WASHINGTON (CNN) -President Barack Obama on Saturday asked Kansas Gov. Kathleen Sebelius to be his nominee for Health and Human Services secretary, according to two White House officials.
The officials told CNN that Obama is expected to make the announcement Monday afternoon. The officials asked not to be named because the announcement has not yet been made.
(CNN) - One day after delivering a forceful campaign-style speech to the conference of conservative activists, former Massachusetts Gov. Mitt Romney won his third straight CPAC Straw Poll on Saturday, earning 20 percent of the vote on a ballot that included nine other Republicans who could seek the party’s presidential nomination in 2012.
Romney’s straw poll win at the 2007 Conservative Political Action Conference helped to elevate Romney from a little-known governor to a bona fide presidential frontrunner, and his narrow victory in last year’s straw poll reaffirmed his support among conservative voters. But Romney failed to win the Republican nomination, which was eventually won by Arizona Sen. John McCain.
In the 2009 poll, Louisiana Gov. Bobby Jindal came in second with 14 percent of the vote, while Alaska Gov. Sarah Palin and Texas Rep. Ron Paul tied at 13 percent. Jindal and Palin did not attend the conference.
Rounding out the straw poll results were former House speaker Newt Gingrich at 10 percent, former Arkansas Gov. Mike Huckabee at seven percent, South Carolina Gov. Mark Sanford at four percent, former New York City mayor Rudy Giuliani at three percent, Minnesota Gov. Tim Pawlenty at two percent, and Florida Gov. Charlie Crist at one percent. Nine percent of poll participants were undecided.
The straw poll was conducted over two days and surveyed 1,757 of the party activists who descended on Washington for the annual conference. More than half of the conference attendees this year were college students, and nearly 60 percent of the straw poll participants were between the ages of 18 and 25.
(CNN) - President Obama and long-time friend Marty Nesbitt shot hoops Saturday at a basketball court inside the U.S. Department of the Interior.
Press aide Ben Finkenbinder, who left the game drenched in sweat, teamed up with Obama on the court. Another Obama staffer and Reggie Love, an Obama aide and former basketball player at Duke University, were also seen leaving the game.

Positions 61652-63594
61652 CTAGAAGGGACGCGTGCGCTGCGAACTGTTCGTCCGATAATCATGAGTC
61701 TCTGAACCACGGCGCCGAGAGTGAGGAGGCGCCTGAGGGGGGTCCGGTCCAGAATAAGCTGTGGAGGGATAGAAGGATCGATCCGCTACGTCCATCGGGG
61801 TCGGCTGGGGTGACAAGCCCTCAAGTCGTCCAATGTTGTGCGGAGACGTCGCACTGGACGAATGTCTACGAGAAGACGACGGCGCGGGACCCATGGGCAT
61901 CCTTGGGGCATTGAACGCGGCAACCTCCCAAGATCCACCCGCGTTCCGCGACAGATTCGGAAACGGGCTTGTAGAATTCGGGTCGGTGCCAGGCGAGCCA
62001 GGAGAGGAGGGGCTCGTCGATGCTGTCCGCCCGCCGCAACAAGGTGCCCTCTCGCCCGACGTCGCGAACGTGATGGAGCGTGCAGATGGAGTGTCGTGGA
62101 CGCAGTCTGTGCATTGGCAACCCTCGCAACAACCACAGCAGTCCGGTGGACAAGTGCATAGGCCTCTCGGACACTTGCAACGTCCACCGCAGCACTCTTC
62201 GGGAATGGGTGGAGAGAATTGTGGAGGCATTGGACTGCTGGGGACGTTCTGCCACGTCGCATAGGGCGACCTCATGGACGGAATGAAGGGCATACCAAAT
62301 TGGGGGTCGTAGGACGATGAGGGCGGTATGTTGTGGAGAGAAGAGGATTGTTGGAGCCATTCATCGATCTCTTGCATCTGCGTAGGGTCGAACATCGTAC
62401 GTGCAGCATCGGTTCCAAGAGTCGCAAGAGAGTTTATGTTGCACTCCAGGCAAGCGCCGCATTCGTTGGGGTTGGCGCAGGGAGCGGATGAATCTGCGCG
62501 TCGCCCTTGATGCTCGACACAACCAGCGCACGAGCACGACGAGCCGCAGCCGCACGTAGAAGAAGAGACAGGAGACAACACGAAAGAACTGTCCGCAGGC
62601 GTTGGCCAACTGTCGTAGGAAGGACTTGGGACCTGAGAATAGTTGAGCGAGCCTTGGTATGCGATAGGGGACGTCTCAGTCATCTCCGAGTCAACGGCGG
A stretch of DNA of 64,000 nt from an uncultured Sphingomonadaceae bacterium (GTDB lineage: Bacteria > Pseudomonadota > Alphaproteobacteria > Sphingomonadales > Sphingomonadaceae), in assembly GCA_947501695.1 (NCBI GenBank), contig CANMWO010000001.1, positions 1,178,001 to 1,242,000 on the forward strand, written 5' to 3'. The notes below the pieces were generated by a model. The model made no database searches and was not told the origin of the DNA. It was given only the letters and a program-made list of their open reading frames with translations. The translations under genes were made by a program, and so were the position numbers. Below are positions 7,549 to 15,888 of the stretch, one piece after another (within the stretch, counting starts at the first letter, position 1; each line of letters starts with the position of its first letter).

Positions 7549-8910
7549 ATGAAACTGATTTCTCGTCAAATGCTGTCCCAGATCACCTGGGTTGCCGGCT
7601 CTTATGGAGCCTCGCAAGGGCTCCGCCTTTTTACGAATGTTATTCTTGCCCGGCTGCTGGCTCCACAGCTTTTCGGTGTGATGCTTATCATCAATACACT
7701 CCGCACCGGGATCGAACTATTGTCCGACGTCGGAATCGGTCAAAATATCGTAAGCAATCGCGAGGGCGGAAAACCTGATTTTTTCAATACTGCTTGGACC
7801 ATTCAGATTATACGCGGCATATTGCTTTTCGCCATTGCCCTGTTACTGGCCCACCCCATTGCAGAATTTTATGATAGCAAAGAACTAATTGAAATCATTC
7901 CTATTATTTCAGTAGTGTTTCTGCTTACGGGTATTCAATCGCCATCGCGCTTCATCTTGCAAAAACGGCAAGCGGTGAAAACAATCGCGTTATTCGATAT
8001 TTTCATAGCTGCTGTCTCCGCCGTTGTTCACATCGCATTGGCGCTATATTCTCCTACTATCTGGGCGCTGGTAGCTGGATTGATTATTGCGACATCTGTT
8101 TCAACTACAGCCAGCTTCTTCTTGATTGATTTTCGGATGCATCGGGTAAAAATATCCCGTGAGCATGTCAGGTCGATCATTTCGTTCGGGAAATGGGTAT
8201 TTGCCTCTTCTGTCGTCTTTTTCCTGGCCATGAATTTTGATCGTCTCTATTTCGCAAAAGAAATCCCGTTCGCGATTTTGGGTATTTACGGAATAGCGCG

Obama wore workout clothes and a White Sox hat to the game.
Finkenbinder declined to provide many details on the match up, and he didn’t say who won.
No word on whether Ken Salazar, the Secretary of the Interior, was around for the game
(CNN) - Minnesota Gov. Tim Pawlenty told the Conservative Political Action Conference Saturday that Republicans must do a better job of reaching out to working class voters, a group he said agrees with the GOP on most issues, from gun rights to heath care to education.
The problem, Pawlenty said, is that lower and middle income voters - a group he terms “Sam’s Club voters” - don’t believe Republicans “are for the working person.”
He said the party must stress its commitment to job creation and market itself “with a feel and concern and tone and an understanding of the importance and the challenges of the working class of this country.”
“And it doesn’t mean we have to sacrifice our principles to do it,” Pawlenty said.
Like most of the Republicans who have addressed the annual gathering of conservatives this week, Pawlenty chided the White House for passing a “sprawling spending buffet” disguised as an economic recovery package.
(CNN) - North Carolina Sen. Richard Burr said Washington is in a “state of denial,” in Saturday’s weekly Republican radio address.
“It seems that every morning you pick up the newspaper, you’re reading about another multi-billion dollar government spending plan being proposed or even worse, passed … We become numb to what the dollar figures really mean, or the obligation that accompanies them,” he said.
Pointing to the “spending priorities of the Democrats in Washington” and President Obama’s proposed budget, Burr warned that “for the first time, we could see the American Dream vanish.”
Burr said Republicans and Democrats agree on where they want to go, but they disagree on how to get there.
The North Carolina senator called on Americans to rally together “to find solutions with unity of purpose.”
“It’s time for those elected to lead. Will we rise to the challenge, and make the tough choices necessary? Or will we simply hand the obligation to our children and wish them good luck?” he said.
Full text of address after the jump
WASHINGTON (CNN) - Call it a shot fired across the bow, or simply a stern warning to congressional Democrats: Power corrupts, and we are watching your every move. And if we think you are no longer representing the interests of your constituents, we will try to defeat you next year.